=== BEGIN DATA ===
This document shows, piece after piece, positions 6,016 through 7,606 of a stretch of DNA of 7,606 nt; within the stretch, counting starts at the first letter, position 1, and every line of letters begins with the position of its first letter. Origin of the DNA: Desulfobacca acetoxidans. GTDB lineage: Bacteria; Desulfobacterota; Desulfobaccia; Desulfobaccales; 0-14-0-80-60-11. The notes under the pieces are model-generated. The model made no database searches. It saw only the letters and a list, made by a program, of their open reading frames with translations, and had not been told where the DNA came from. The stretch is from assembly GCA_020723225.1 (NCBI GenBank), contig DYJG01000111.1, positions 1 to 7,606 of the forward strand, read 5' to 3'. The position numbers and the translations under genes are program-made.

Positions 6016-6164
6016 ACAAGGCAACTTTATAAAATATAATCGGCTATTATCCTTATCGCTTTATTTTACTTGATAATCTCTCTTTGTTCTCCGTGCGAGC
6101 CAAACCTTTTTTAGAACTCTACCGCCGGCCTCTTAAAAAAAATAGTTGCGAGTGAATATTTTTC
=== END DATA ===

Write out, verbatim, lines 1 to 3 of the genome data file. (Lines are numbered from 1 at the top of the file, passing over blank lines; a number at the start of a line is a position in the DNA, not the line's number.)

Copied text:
This document shows, piece after piece, positions 6,016 through 7,606 of a stretch of DNA of 7,606 nt; within the stretch, counting starts at the first letter, position 1, and every line of letters begins with the position of its first letter. Origin of the DNA: Desulfobacca acetoxidans. GTDB lineage: Bacteria; Desulfobacterota; Desulfobaccia; Desulfobaccales; 0-14-0-80-60-11. The notes under the pieces are model-generated. The model made no database searches. It saw only the letters and a list, made by a program, of their open reading frames with translations, and had not been told where the DNA came from. The stretch is from assembly GCA_020723225.1 (NCBI GenBank), contig DYJG01000111.1, positions 1 to 7,606 of the forward strand, read 5' to 3'. The position numbers and the translations under genes are program-made.

Positions 6016-6164
6016 ACAAGGCAACTTTATAAAATATAATCGGCTATTATCCTTATCGCTTTATTTTACTTGATAATCTCTCTTTGTTCTCCGTGCGAGC